While email and messaging is a great place to do this, verbal in-person discussions or video calls are equally important. When you see the person, you can pick up nonverbal cues like body language and facial expressions to get a better sense of what your client is feeling. If they aren’t satisfied, it allows you to act immediately and continue to work to solve any concerns or issues they may have.  

Customer Service Roles You Can Take On for Great Client Experience 

In many cases, health and wellness coaches take on multiple roles throughout the week. When you aren’t a marketer, content writer, salesperson, CEO, and (finally) coach, you find the time to tend to your clients’ and customers’ worries, concerns, suggestions, comments, and, yes, even complaints *gulp*

You might even take on several customer service activities without realizing that is what you are doing. 

As you read through this list, you’ll find that there is a lot of overlap between the customer service roles we mention here and several skills that are central as a coach. This isn’t a coincidence. Coaching is 100 percent people-centered. Even when they have automated services, almost all coaches have a one-on-one aspect to their coaching business as part of the standard services they offer. While you think of it as “just doing your job,” you are simultaneously taking on some customer service roles.

Here, we describe different customer service roles that you can take on to improve your clients’ experience with your brand. You may find that you already have some of the roles well-established within your brand, while others you might have to build from the ground up within your business.

The Teacher

One of the pillars of coaching success is teaching your clients new skills, valuable knowledge that will contribute to their health, how to exercise at home, how to cope with the mental stressors of everyday life while staying on track, and much more.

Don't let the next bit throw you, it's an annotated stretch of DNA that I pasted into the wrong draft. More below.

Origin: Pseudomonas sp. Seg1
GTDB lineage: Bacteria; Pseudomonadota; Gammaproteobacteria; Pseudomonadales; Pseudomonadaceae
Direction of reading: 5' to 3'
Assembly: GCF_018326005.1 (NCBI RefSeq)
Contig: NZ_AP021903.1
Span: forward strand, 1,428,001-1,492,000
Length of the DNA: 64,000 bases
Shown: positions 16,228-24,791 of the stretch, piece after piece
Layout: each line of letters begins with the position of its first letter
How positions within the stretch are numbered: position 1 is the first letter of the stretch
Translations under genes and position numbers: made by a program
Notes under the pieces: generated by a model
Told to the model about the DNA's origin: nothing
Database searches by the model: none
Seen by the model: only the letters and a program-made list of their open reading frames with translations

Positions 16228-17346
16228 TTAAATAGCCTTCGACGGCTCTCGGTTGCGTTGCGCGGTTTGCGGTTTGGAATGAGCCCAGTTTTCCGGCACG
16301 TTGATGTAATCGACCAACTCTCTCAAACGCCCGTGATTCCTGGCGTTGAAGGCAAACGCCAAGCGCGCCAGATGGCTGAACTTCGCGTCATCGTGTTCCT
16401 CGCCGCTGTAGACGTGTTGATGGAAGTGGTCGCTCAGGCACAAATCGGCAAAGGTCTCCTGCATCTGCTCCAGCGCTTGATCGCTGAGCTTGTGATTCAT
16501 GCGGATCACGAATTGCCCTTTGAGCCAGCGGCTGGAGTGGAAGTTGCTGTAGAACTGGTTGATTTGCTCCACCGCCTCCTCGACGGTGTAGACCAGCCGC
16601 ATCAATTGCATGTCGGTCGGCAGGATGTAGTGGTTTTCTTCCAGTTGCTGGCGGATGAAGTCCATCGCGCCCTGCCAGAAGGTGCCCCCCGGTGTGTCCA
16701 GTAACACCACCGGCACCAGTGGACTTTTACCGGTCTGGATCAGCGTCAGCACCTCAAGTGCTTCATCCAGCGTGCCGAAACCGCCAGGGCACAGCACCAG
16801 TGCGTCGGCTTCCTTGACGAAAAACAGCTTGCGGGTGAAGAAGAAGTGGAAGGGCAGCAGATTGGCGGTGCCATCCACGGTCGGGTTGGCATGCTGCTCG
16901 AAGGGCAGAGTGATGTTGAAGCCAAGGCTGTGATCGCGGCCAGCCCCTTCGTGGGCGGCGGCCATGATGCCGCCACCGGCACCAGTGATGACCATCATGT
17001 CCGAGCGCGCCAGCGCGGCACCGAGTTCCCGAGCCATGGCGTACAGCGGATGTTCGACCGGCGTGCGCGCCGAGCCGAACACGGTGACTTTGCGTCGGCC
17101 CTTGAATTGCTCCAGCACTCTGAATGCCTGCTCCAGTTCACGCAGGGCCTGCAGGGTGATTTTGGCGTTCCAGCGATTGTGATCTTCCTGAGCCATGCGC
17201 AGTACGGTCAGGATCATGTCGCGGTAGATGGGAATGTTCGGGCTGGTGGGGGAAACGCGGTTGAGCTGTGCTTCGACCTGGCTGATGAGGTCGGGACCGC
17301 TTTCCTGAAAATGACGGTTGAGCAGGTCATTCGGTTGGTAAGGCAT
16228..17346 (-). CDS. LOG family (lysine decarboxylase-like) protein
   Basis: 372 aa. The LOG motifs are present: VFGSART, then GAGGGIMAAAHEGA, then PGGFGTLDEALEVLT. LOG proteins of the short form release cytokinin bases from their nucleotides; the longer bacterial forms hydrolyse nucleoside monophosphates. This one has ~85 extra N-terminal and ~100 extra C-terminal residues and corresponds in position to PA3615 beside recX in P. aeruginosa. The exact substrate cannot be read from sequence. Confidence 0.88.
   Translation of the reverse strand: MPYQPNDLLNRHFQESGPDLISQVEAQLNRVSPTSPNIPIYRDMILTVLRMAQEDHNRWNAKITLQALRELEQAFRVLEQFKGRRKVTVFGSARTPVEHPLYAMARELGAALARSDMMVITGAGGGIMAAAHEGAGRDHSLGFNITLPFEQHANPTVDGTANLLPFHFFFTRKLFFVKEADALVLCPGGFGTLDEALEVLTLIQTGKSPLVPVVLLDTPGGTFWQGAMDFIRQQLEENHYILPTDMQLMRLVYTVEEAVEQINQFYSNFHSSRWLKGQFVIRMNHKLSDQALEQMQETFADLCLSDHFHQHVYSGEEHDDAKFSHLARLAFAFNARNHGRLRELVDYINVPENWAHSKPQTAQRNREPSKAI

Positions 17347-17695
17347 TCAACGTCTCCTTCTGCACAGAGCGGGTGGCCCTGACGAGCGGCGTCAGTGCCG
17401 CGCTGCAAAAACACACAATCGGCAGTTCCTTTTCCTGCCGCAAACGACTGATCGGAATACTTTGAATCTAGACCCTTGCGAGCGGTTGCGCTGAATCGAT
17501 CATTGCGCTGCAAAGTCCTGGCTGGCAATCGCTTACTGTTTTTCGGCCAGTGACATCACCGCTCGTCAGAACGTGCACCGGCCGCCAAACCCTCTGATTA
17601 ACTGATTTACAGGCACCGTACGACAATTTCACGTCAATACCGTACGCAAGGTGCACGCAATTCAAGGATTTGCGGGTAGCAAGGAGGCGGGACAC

However, there is an essential difference between telling your client how to do something and teaching them how to do it. From a customer service perspective, educating your clients means that they will likely only reach out to you once for an issue they keep stumbling on. That’s a time investment worth making. 

The critical difference is focusing the explanation on the logic behind problem-solving and decision-making. 

For example, if your client reports back pain after a particular exercise set you’ve given them to do on their own time at home, you would ask them about their history of injuries (they say they don’t have any). Then you ask them to show you how they perform the different exercises. As you observe attentively, you notice the problem. You see that when they lift weights, they have poor posture. 

At that moment, you can teach your client how to make the most out of the exercise without experiencing pain. To do this, you’ll want to explain the importance of posture during weight lifting and describe how their weight lifting is putting a strain on their back. Ask them to feel the difference and repeat the exercise the correct way. By being a teacher, your client will likely only ask you about this issue once. 

Detective

Optimization is a process that makes your service offerings more streamlined, easier to use, and “bugless.” If you have a digital component to your business (online exercise or recipe channel, an app, a website), optimization becomes even more critical. 

First, look at digital data. Depending on the platforms you use, digital data may be able to tell you a wide variety of client behavior, including at what point during their visit do they exit your website, when they log off after putting things in their online cart without purchasing them, and which pages receive the most and least traffic. By examining this data and mimicking client behavior, you may be able to find website bugs people aren’t reporting. 

Second, look at direct messages from clients who are reporting bugs, issues, typos, broken links, or even confusing instructions. This input takes less detective work in the sense that they are telling you about their experience. You (and your team) just need to go back and find out why the issue occurred.